Defining Fidelity Down
BY Franklin Freeman
November 22-28, 2009 Issue | Posted 11/13/09 at 3:04 PM
STATUS ENVY: The Politics of Catholic Higher Education
by Anne Hendershott
Transaction Publishers, 2009
256 pages, $39.95
To order: transactionpub.com
In 1987 Allan Bloom wrote in The Closing of the American Mind, “There is one thing a professor can be absolutely certain of: Almost every student entering the university believes, or says he believes, that truth is relative.”
And according to Anne Hendershott, a professor at The King’s College in New York City, Catholic higher education in the main has joined in with this view, this “indoctrination,” as Bloom calls it, of students partly driven by the envy some Catholic professors felt in the 1950s toward their secular counterparts.
Driven at least partly by such envy, these professors over the years have dismantled the Catholic identity of their universities. Hendershott has the data to prove it. What began as a quest for academic freedom and scholarly excellence became, in the end, a revolt against all authority (except their own), and especially against the authority of the Church’s hierarchy and the magisterium. It is a terribly sad and frustrating story for Catholics who believe what the Church teaches is the truth. And sometimes, as the author catalogues the abuses, a numbing, even boring, one.
Hendershott details the demise of Catholic higher education in chapters devoted to the history of the conflict, the acceptance of defining down the meaning of Catholicism and the resultant secularization of Catholic colleges. She shows how many Catholic academics, especially the Jesuits (to whom she devotes a whole chapter), have persisted in waiting for a new progressive pope, and how liberation theology, which began as a concern for the poor, infected the women’s and homosexual liberation movements with its Marxist ideology.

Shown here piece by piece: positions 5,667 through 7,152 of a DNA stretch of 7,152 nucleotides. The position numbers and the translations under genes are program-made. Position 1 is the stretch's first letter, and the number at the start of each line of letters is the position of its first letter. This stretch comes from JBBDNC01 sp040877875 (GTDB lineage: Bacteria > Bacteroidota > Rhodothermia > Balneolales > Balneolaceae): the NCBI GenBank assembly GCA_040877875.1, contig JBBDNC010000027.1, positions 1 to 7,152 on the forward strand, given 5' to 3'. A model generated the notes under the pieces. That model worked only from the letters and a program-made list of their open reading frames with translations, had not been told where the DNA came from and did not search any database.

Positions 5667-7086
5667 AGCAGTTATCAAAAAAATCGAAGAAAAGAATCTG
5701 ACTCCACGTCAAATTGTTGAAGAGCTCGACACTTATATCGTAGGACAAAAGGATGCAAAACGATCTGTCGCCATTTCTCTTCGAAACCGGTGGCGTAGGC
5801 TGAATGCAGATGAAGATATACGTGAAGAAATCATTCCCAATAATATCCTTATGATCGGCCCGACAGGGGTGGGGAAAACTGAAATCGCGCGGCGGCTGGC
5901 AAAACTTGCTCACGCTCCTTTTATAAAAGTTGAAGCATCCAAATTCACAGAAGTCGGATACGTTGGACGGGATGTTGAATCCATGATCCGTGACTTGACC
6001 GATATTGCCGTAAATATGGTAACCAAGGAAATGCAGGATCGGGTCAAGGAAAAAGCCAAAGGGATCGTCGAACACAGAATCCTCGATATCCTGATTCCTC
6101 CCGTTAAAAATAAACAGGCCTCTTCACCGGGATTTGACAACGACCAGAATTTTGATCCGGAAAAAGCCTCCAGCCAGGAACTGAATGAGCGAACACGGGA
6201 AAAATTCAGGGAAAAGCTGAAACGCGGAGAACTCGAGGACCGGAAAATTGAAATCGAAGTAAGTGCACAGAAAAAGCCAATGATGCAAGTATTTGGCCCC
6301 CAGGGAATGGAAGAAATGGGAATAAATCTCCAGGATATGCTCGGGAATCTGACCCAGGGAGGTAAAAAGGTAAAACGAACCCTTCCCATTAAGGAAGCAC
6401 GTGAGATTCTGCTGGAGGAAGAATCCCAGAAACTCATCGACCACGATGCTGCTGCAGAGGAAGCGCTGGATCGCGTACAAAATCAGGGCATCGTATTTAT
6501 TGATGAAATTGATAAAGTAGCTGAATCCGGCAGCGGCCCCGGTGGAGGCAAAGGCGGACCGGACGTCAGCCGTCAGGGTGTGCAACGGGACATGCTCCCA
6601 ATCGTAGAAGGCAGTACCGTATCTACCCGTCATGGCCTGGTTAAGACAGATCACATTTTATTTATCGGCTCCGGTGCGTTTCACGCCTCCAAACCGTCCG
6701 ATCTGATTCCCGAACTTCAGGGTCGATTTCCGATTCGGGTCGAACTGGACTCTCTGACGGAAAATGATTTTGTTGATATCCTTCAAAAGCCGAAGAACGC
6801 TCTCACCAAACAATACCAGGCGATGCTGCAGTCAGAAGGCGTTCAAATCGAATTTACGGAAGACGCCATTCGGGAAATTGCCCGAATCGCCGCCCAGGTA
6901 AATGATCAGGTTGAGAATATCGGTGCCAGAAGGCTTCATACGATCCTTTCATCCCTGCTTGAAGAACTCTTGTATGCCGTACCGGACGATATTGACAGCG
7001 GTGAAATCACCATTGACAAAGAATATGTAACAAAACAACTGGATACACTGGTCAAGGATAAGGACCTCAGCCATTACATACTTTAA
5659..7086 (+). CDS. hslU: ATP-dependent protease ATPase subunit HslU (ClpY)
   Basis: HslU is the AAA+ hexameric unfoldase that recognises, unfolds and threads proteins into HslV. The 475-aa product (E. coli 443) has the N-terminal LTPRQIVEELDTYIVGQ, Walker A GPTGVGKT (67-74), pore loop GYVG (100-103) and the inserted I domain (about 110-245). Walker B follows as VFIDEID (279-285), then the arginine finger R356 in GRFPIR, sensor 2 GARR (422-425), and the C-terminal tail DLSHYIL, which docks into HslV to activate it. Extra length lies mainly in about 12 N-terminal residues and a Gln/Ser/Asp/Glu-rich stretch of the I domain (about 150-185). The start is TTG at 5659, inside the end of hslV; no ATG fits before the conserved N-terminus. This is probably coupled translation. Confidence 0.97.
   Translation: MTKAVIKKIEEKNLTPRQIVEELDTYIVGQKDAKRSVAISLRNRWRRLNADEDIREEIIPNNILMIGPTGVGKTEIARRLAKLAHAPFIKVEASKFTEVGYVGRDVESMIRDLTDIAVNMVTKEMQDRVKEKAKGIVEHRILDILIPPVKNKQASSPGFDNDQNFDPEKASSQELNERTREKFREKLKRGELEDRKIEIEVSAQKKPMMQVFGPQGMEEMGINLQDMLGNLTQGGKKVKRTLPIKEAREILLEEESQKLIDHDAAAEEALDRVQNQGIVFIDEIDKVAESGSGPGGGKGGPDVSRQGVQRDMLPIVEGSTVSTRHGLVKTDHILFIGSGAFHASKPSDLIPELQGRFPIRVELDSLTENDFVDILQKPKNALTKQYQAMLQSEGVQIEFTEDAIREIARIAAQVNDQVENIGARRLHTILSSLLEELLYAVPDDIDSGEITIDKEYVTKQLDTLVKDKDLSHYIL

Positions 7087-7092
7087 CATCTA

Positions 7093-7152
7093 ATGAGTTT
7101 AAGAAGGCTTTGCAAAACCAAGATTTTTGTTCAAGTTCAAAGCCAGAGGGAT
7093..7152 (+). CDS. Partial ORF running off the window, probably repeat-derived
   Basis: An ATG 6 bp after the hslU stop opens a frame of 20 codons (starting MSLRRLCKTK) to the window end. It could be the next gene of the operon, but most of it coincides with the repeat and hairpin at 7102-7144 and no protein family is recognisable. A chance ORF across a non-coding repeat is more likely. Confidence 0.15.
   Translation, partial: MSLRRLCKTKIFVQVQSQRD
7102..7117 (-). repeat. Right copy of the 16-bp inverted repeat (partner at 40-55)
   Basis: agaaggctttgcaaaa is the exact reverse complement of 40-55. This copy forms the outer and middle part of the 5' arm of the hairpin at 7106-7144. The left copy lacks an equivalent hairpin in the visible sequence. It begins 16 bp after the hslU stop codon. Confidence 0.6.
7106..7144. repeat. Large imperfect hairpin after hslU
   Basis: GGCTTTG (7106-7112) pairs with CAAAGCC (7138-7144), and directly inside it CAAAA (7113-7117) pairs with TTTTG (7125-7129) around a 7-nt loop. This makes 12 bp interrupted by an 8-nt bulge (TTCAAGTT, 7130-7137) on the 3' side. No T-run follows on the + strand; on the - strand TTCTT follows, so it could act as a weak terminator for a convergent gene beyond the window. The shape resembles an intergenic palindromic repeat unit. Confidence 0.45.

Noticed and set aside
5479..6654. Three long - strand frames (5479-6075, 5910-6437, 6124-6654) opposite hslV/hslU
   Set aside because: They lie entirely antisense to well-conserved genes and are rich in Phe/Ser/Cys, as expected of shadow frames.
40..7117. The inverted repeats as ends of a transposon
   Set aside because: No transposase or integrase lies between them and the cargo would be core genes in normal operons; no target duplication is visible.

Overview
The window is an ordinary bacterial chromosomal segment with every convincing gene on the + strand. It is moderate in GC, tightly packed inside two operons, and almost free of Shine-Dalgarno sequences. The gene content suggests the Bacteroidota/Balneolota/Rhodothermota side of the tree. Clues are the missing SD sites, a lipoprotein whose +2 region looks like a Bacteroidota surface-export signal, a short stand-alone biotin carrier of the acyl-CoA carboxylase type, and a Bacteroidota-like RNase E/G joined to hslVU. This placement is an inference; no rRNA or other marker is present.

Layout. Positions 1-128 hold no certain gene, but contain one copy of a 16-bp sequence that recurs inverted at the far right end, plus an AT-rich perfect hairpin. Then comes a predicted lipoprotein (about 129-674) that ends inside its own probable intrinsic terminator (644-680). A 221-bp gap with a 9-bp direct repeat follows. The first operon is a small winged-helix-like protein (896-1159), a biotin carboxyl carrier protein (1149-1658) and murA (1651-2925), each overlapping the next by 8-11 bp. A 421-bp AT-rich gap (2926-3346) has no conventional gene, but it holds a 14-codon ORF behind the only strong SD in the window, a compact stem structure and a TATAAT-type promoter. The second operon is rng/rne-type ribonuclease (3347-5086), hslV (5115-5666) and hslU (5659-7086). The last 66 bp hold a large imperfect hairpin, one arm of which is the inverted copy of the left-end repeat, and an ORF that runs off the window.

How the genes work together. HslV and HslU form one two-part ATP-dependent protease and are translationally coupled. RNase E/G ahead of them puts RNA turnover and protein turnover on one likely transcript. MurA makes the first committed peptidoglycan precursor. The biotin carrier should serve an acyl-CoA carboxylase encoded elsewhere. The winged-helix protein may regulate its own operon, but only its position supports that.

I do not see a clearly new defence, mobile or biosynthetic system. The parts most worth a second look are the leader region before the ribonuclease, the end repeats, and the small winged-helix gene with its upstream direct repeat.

Discussing the 1975 meeting of the General Congregation of the Jesuits, Hendershott writes: “It was a time when the message of the Gospel became so politicized that evangelization was no longer the goal. Rather than saving souls, this was a time when the Jesuits began to believe that the best way to help individuals was to redistribute society’s wealth, creating an egalitarian society. This redefined social gospel has moved beyond the twenty-eight Jesuit colleges and has been embraced by Catholic campus leaders whose goals have moved from helping others get into heaven to creating heaven on earth.”
The result has been the deterioration of Catholic campuses into rubber stamps for the causes of abortion and homosexual rights. DePaul University, for instance, has hosted a Queer Kiss-In. The methods progressives used to get their agenda in place have often been dishonest and coercive. Universities tout their Catholic “tradition” in order to attract students and donors, but misrepresent their secular agendas, and contrary to the idea of academic freedom, opposing voices are often not allowed.
But Hendershott concludes Status Envy with guarded optimism. A new wave of committed orthodox students and faculty, as well as new Catholic universities and a few courageous bishops, have begun to change things so that, once again, as Cardinal Newman wrote, the Catholic university may be “the seat of wisdom, the light of the world, and the minister of faith.”
Franklin Freeman writes
from Saco, Maine.
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